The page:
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Rotating rod

  1. Mar 10, 2005 #1
    Hi, I have a problem here I was hoping someone could help me out with. The first part of the problem I think I've got, but I would appreciate it if someone could just look through what I did and tell me if I'm way off.

    The problem, first part: A solid rod of length L and mass m is attached horizontally in both endpoints (A to the left, and B to the right). Point A is then released and the rod rotates freely about point B until the point A is directly below point B (i.e. it starts out horizontally and finish vertically) at which point it is released also in point B.

    It starts out horizontally, and ends vertically at time [tex] t = 0 [/tex]. So we're asked to find the angular velocity and the center-of-mass velocity at [tex] t = 0 [/tex].

    Here's what I've done: I used conservation of energy and chose to assign zero potential energy to the center of mass (CoM) when the rod is vertical, that is, the CoM is at L/2 below point B. Then it will start out horizontally with a potential energy of [tex] E_p = mg(L/2) [/tex] which will all be kinetic when the rod is vertical, i.e. [tex] mg(L/2) = (1/2)I \omega^2 = (1/6)mL^2\omega^2[/tex] where I've used the moment of inertia of a rod about it's end. That eventually leads to [tex] \omega = \sqrt{3g/L}[/tex]. To get the velocity of the CoM I then multiply by L/2 to get [tex]v = \sqrt{3gL/4} [/tex].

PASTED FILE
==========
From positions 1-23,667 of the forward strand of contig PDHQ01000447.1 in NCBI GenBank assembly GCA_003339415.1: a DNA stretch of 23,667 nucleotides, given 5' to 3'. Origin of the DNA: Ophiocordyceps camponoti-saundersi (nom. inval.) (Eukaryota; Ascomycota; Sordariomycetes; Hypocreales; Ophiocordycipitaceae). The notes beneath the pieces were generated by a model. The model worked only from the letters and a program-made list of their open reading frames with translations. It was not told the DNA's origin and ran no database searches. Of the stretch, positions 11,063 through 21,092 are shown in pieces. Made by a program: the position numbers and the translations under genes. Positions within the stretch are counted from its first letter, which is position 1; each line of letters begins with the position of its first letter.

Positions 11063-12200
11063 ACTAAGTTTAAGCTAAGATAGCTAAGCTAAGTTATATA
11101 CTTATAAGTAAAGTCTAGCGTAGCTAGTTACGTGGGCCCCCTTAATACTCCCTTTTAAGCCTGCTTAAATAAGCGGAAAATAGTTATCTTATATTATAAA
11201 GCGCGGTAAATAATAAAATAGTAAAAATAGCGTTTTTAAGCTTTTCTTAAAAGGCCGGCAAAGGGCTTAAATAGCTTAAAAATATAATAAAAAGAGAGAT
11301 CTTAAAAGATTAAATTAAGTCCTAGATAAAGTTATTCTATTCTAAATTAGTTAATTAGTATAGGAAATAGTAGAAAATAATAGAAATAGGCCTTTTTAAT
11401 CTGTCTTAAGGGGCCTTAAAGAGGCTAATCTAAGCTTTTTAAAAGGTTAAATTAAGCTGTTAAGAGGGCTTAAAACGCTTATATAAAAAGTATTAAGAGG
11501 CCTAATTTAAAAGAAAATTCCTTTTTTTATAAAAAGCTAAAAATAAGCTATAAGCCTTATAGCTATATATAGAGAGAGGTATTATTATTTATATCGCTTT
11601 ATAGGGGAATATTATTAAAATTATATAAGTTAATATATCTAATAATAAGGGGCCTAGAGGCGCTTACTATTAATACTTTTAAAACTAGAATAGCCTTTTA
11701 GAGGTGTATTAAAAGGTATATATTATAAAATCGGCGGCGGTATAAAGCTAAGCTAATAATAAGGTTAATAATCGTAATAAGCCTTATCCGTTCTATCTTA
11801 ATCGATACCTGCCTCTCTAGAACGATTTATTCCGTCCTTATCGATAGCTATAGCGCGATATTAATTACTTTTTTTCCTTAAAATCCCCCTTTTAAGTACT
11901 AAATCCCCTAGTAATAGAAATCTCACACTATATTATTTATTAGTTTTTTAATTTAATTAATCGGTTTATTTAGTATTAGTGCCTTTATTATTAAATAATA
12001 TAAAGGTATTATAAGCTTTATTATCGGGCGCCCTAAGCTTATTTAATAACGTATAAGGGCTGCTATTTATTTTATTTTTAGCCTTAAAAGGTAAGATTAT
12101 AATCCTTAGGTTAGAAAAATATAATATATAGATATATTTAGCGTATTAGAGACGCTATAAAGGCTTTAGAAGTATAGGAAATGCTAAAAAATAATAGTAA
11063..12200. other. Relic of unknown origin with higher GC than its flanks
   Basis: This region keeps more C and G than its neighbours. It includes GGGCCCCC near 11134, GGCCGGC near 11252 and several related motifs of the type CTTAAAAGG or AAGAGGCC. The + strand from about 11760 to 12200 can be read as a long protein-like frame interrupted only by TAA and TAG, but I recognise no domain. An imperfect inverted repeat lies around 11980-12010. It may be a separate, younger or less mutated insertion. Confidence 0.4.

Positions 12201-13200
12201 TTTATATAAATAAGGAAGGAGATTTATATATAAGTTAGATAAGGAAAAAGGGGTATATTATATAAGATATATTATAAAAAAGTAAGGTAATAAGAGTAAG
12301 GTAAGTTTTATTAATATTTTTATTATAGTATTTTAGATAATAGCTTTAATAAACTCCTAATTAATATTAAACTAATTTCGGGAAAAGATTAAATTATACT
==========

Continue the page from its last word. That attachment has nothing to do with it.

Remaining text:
Now to the next part. The rod is vertical, attached in it's top point (B), with angular velocity as found in the previous part. The rod is then released from point B and falls freely.

    I'm now assuming that the rod continues, rotating about it's CoM with the same angular velocity as found in the last part. We are then to introduce (generalized) coordinates to describe the motion of the rod during the free fall, and find the Lagrangian.

    Here's what I've done: I let [tex]\vec{r} [/tex] be the position vector of the CoM, and [tex]\theta [/tex] be the angle between the y-axis and the position vector. My coordinate system has it's origin in point B. This then gives [tex] x = r\sin \theta[/tex] and [tex] y = x \cos \theta[/tex] where [tex] r = \arrowvert \vec{r} \arrowvert[/tex].

    This now gives me kinetic energy: [tex]T = (1/2)I\omega^2 + (1/2)m\dot{x}^2 [/tex] where the moment of inertia this time is about the rod's CoM, [tex]I = (1/12)mL^2 [/tex] and [tex]\omega^2 = 3g/L [/tex]. For the potential energy it seems reasonable to choose the x-axis as the level with zero potential energy. Then I get that [tex]V = -mgy [/tex]. Putting these two into the Lagrangian then gives me: [tex] L = T - V = (mgL/8) + (1/2) m\dot{x}^2 + mgy[/tex].

    So, that's what I got. Now I would like to hear what you guys say, am I way off, or at least in the right neighborhood?
     
  2. jcsd
  3. Mar 10, 2005 #2
    Part 1.

    Total Energy = potantial E. + Rotational K.E. + Translational K.E.

    From Conservation of Energy,

    [tex] mg(L/2) = (1/2)I \omega^2 + (1/2)m v^2[/tex]

    Do you agree?
    ========================================

    Part 2

    There are certain things I don't agree in your writing of the lagrangian. L should be in generalized coordinates.

    However, you have used the initial rotational KE in writing lagrangian. One can use the initial condition later when solving differential equations. I would write the lagrangian as follows.

    [tex] L = T - V = (1/2) I\dot{\theta}^2 + (1/2) m\dot{r}^2 + mgrcos\theta[/tex]
     
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